**Joseph is learning digital logic subject which will be for his next semester. He usually tries to solve unit assignment problems before the lecture. Today he got one tricky question. The problem statement is “A positive integer has been given as an input. Convert decimal value to binary representation. Toggle all bits of it after the most significant bit including the most significant bit. Print the positive integer value after toggling all bits”.**

****Input format**:**

**– First line: An positive integer N.**

****Output format**:**

**– First line: An integer M resulting from processing N as described in the problem statement.**

****Constraints:****

**“`**

**1 <= N <= 100**

**“`**

****Examples****

**– Input: 10**

**– Output: 5**

**– Explanation: Binary representation of 10 is 1010. After toggling the bits(1010), will get 0101 which represents “5”. Hence output will print “5”.**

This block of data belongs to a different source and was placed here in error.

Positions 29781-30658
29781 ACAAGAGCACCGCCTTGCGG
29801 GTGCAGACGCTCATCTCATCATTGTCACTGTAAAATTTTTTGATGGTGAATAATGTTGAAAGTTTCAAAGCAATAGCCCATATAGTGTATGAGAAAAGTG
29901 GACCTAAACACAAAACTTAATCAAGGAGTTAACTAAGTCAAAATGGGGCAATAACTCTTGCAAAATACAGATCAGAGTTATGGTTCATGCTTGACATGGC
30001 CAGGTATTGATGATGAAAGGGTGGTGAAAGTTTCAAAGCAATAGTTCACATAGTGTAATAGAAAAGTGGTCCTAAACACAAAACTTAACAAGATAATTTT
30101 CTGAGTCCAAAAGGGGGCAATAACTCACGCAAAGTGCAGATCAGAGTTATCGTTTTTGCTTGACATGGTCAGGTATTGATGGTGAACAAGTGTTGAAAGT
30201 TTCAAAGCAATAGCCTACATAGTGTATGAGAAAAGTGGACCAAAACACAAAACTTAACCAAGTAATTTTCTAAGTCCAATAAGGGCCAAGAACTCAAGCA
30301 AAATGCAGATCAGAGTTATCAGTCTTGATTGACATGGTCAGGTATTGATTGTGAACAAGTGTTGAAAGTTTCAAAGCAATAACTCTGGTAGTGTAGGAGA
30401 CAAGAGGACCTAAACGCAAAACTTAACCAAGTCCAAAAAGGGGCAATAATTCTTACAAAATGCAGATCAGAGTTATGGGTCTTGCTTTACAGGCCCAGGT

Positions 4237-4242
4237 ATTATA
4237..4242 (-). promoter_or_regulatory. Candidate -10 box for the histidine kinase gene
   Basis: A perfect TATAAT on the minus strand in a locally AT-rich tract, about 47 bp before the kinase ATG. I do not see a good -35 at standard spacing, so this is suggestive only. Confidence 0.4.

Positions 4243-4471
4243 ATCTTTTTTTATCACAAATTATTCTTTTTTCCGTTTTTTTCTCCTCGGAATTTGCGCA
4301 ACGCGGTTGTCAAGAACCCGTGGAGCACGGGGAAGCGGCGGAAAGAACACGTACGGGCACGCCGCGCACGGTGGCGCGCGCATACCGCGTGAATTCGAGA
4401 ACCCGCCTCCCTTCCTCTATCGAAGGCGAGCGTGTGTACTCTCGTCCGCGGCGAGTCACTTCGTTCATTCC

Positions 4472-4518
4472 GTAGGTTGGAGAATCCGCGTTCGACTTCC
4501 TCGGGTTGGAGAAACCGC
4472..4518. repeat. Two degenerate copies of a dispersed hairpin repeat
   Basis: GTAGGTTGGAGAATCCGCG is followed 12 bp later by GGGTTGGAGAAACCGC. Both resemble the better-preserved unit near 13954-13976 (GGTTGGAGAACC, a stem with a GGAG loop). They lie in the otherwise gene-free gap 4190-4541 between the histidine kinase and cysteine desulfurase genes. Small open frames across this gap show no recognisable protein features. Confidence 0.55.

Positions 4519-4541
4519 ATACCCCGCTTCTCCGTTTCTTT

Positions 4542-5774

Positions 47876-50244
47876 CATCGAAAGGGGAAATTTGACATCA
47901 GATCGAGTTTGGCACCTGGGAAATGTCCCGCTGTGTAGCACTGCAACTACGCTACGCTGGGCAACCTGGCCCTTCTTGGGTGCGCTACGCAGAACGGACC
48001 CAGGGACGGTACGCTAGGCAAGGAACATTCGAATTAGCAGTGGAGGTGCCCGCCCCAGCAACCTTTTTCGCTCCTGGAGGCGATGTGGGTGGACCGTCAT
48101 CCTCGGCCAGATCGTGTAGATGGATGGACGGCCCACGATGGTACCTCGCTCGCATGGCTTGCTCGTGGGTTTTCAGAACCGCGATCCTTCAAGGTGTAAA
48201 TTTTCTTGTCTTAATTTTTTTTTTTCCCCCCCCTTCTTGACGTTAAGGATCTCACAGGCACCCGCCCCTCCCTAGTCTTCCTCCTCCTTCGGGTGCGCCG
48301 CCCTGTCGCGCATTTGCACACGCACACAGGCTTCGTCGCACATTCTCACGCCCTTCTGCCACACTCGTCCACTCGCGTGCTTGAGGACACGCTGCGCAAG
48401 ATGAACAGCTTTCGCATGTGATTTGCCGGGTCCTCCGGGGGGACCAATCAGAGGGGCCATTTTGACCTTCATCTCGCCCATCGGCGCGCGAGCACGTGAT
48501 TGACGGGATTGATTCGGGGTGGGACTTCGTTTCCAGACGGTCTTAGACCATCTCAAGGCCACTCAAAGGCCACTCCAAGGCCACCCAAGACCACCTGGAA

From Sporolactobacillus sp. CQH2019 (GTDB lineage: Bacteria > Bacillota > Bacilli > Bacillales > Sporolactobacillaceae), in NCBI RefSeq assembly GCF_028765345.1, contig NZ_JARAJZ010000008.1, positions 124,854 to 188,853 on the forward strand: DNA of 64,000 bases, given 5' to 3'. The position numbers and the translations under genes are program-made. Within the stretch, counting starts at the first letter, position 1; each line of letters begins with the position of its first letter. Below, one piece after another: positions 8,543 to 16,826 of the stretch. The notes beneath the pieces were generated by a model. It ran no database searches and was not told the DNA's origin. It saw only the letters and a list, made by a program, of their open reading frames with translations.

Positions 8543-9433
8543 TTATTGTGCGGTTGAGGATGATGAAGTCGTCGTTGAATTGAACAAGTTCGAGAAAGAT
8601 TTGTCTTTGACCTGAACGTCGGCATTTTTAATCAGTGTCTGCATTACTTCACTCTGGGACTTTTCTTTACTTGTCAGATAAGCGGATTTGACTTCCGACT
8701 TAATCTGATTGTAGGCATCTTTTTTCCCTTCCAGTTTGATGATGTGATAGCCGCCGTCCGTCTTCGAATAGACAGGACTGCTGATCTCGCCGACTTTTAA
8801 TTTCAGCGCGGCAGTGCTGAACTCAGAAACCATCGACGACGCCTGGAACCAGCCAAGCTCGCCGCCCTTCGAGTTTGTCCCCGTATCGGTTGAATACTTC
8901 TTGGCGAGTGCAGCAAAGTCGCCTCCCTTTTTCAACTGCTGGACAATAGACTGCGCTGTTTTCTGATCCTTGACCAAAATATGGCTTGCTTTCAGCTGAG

Program in C

```
#include <stdio.h>
#include <math.h>
int main() {
unsigned int n;
scanf("%ud", &n);
int xor_op = (1 << (int) floor (log2(n)) + 1) - 1;
printf("%d", n ^ xor_op);
return 0;
}
```

Program in C++

```
#include <bits/stdc++.h>
using namespace std;
int main() {
unsigned int n;
cin >> n;
int xor_op = (1 << static_cast<int> (floor (log2(n) + 1))) - 1;
printf("%d", n ^ xor_op);
return 0;
}
```

Program in Java

```
import java.util.Scanner;
class Main {
public static int log2(int N)
{
return (int)(Math.log(N) / Math.log(2));
}
public static void main (String args[]) {
Scanner in = new Scanner(System.in);
int n = in.nextInt();
in.close();
int xor_op = (1 << (int) Math.floor (log2(n) + 1)) - 1;
System.out.print(n ^ xor_op);
}
}
```

Program in Python

```
if __name__ == '__main__':
n = int(input())
import math
xor_op = (1 << int(math.log2(n) + 1)) - 1
print(n ^ xor_op, end = '')
```

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